Sunday, September 21, 2014

Zaalouk: Moroccan Mashed Eggplant and Tomato Salad

I can't let summer slip into autumn without sharing one of my new favorite summer recipes:  a Moroccan eggplant and tomato salad called Zaalouk.  I included it as part of a meze spread (along with olives, homemade ricotta and crisp, olive oil-drizzled toasts) in a class I taught early in the summer featuring Mediterranean foods. I have intended all summer long to post the recipe....but the summer kind of got away from me this year.  Since autumn will begin tomorrow has to be the day.

The salad is super easy to prepare.  To make it, simply roast whole eggplant and then allow the flesh to drain of as much of the bitter liquid as possible.  While the eggplant cooks and drains, prepare a concentrated, garlic, cumin and paprika spiked tomato sauce.  To finish, mash the eggplant in to the sauce and season with salt and lemon juice.  When the salad is cool, add fresh cilantro and parsley.  That's it.

For such a simple recipe, Zaalouk is loaded with flavor.  But since it is a recipe of few ingredients, good results will depend on high quality ingredients and good technique.  Look for eggplant that are heavy for their size and recently harvested (the stem should look recently cut and the green cap should still be snuggly anchored to the fruit).  The eggplant shouldn't have any soft, sponge-y parts...but neither should it be rock hard.  As far as the tomatoes are concerned, look for dead ripe, vine-ripened tomatoes.       

When it comes to technique, first, take the time to really drain the eggplant well.  Even if the juices aren't bitter (they won't be if the eggplant is super fresh), failure to drain the eggplant thoroughly will result in a watery salad.  

Part of what makes this salad special is the concentrated flavors of the vegetables.  Likewise, the tomato sauce too should be reduced until thick.  When finished, it will have a glossy sheen and a rubber spatula or wooden spoon drawn through the sauce will leave a path.

Like all dishes that involve a chunky purée of roasted eggplant, getting the uninitiated to give it a try can be a bit of a trick (smashed, roasted eggplant isn't the most attractive thing).  However, once people do try this deeply flavorful dish, they can't seem to get enough.  Served salad-style—accompanied by a few olives—it is pretty great.  But my favorite way to enjoy it is on olive oil-drizzled toasts.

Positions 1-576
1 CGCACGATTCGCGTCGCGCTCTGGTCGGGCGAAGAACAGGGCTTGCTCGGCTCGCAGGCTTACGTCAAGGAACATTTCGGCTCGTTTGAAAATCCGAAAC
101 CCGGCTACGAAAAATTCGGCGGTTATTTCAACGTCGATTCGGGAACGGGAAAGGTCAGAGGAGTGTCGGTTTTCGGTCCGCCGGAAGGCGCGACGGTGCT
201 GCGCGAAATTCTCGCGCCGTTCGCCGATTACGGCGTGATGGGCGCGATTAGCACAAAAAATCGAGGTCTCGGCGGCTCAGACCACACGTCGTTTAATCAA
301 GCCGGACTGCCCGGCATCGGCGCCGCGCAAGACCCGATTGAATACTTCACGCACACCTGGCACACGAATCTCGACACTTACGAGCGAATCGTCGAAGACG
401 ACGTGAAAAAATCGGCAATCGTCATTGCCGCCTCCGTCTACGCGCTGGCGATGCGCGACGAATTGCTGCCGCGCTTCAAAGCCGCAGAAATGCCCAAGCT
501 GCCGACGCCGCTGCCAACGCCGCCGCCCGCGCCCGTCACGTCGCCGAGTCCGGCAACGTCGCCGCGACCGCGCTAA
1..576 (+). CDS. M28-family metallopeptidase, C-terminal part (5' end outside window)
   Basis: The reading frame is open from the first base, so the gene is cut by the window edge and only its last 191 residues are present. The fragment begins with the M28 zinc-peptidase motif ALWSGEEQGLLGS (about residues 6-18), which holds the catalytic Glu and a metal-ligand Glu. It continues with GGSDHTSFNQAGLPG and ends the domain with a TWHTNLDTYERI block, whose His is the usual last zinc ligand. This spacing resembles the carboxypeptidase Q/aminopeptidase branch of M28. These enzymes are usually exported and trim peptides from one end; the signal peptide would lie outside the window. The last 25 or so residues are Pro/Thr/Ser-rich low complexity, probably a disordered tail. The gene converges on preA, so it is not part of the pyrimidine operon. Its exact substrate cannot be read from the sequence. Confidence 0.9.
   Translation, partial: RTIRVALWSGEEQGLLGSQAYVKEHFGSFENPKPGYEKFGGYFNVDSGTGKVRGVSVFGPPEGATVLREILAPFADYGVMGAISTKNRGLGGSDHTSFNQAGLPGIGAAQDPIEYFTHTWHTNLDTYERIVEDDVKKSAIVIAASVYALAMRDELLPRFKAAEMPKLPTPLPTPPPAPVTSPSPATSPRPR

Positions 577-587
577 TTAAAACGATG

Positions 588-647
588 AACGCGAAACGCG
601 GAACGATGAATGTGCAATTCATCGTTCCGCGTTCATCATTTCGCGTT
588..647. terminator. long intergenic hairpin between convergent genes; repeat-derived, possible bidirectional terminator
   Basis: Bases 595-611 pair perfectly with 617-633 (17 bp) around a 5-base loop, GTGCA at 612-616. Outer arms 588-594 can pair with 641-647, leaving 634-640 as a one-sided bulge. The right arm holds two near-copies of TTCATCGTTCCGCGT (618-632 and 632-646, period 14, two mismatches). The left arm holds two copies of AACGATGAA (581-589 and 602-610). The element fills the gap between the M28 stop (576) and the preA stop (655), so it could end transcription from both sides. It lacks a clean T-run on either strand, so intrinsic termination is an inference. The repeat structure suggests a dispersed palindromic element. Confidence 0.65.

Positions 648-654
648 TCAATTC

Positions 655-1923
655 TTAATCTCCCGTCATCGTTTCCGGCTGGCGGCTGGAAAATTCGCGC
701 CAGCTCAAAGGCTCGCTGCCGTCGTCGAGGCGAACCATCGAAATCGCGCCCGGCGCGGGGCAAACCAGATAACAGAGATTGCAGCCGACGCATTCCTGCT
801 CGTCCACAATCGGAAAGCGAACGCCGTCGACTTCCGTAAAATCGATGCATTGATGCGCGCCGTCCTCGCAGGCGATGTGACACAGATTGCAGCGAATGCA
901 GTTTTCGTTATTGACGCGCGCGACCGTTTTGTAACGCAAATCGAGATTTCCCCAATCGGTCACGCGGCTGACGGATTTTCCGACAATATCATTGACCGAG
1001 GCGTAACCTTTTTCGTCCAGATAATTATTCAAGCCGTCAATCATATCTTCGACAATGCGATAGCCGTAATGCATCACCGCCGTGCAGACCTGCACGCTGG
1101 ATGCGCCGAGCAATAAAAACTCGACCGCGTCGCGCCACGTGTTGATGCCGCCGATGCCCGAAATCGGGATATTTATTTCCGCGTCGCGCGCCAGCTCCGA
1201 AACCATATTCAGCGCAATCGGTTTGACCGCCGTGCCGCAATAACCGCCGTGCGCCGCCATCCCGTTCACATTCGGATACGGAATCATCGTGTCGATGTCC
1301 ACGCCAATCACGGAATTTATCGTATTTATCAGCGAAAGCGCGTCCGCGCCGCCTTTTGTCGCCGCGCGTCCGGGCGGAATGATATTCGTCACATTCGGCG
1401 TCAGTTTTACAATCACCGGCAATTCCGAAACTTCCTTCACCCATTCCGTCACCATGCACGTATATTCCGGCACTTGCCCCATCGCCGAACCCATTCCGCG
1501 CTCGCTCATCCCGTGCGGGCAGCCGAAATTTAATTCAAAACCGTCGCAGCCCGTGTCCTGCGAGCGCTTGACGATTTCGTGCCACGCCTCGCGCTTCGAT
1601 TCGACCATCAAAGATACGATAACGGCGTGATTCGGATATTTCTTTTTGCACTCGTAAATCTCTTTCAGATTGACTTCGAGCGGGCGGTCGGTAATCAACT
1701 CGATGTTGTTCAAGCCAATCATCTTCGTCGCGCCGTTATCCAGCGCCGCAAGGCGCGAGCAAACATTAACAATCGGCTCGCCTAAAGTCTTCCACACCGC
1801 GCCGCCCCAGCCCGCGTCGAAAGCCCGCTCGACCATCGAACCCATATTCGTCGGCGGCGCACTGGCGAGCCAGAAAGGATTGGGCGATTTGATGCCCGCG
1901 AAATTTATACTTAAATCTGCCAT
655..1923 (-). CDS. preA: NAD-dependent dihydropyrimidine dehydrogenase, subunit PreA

Fortunately, even though the calendar tells us that Autumn is upon us, beautiful, local eggplant and tomatoes will still be available for a couple of least through the end of September, and if the weather holds, into October.  Furthermore, unlike the fresh and raw of many of the foods of summer, the rich flavor of roasted eggplant really seems appropriate for the early days of fall.  

So, if you are planning a gathering of your friends in the near future (and right now—while the days are still warm and the evenings are pleasantly cool—really is the perfect moment for entertaining out of doors), this little salad/spread would be a great thing to include in your menu.  But you don't have to have a party to enjoy this special little dish.  You can make it for yourself (and your family...should you feel like sharing).  Then, take a moment to enjoy it on the patio—or the deck—briefly stopping to welcome autumn....and watch summer draw to a close.   

Moroccan Mashed Eggplant & Tomato Salad

1 1/2 lb. eggplant (2 medium)
1/3 cup extra virgin olive oil, divided
1 lb. tomatoes, peeled, halved, seeded and diced, juices reserved
1 to 2 t. double concentrated tomato paste, optional
3 cloves garlic, peeled and minced (about 1 T.)
1 t. ground cumin
1/2 t. sweet paprika
1/4 t. cayenne (or to taste)
1/2 to 1 T. lemon juice—more if tomatoes are very mild
2 T. minced cilantro
2 T. minced flat leaf parsley
salt to taste

Pierce eggplants in several places with the tip of a knife.  Place on a baking pan and roast in a 475° oven until very soft (test with a knife toward the stem end).  The skin will be wrinkled and the eggplant will be beginning to collapse—about 45 to 55 minutes.  When cool enough to handle, peel and transfer the flesh to a colander placed on a plate or in the sink.  Drain until cool.  Transfer the flesh to a cutting board and roughly chop.  Scrape the eggplant back into the colander and sprinkle with a half tablespoon of lemon juice.  Toss to coat and allow the eggplant to continue to drain—stir and smash occasionally, you want the flesh to be very well drained.

While the eggplant drains, warm 3 T. of olive oil in a medium skillet set over moderate heat. Add the tomatoes along with their reserved juices, the tomato paste (if using), 3/4 t. kosher salt, the garlic, and the spices.  

Cook, stirring occasionally, until the tomatoes are reduced to a thick sauce—about 20 minutes.  The sauce should have a glossy sheen and when you draw a path through the pan with the spoon, the path should remain. 

Add the drained eggplant and mash it in.  Taste and correct the seasoning with lemon juice (the amount you will need will depend on the acidity of your tomatoes) and salt.  

Let cool to room temperature.  Stir in the herbs. 

The Zaalouk may be served right away, but it tastes best if made a few hours ahead.  If making more than a few hours ahead (the day before, for example), cover and chill.  Bring to room temperature to serve.  Stir in the remaining 3 to 4 t. of olive oil just before serving. 

Makes about 1 1/2 cup, serving 6 as a side dish...more if being served as part of a Meze platter. 

(Recipe adapted from Arabesque by Claudia Roden and The Food of Morocco by Paula Wolfert

No comments: